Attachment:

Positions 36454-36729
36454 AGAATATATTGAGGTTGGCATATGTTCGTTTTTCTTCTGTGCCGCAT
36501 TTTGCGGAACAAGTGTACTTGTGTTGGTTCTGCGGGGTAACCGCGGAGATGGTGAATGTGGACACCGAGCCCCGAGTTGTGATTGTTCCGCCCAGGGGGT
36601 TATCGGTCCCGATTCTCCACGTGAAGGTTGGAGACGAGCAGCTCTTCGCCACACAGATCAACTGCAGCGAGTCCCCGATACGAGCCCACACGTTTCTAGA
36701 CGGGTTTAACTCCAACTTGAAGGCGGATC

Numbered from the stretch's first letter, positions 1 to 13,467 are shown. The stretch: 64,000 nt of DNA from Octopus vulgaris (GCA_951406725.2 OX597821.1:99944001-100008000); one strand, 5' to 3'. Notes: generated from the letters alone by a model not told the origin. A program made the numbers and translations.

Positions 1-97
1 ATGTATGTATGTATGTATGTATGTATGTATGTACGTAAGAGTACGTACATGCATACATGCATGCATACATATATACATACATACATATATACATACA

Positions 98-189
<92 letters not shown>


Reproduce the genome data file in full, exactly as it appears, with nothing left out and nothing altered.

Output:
Positions 36454-36729
36454 AGAATATATTGAGGTTGGCATATGTTCGTTTTTCTTCTGTGCCGCAT
36501 TTTGCGGAACAAGTGTACTTGTGTTGGTTCTGCGGGGTAACCGCGGAGATGGTGAATGTGGACACCGAGCCCCGAGTTGTGATTGTTCCGCCCAGGGGGT
36601 TATCGGTCCCGATTCTCCACGTGAAGGTTGGAGACGAGCAGCTCTTCGCCACACAGATCAACTGCAGCGAGTCCCCGATACGAGCCCACACGTTTCTAGA
36701 CGGGTTTAACTCCAACTTGAAGGCGGATC

Numbered from the stretch's first letter, positions 1 to 13,467 are shown. The stretch: 64,000 nt of DNA from Octopus vulgaris (GCA_951406725.2 OX597821.1:99944001-100008000); one strand, 5' to 3'. Notes: generated from the letters alone by a model not told the origin. A program made the numbers and translations.

Positions 1-97
1 ATGTATGTATGTATGTATGTATGTATGTATGTACGTAAGAGTACGTACATGCATACATGCATGCATACATATATACATACATACATATATACATACA

Positions 98-189
<92 letters not shown>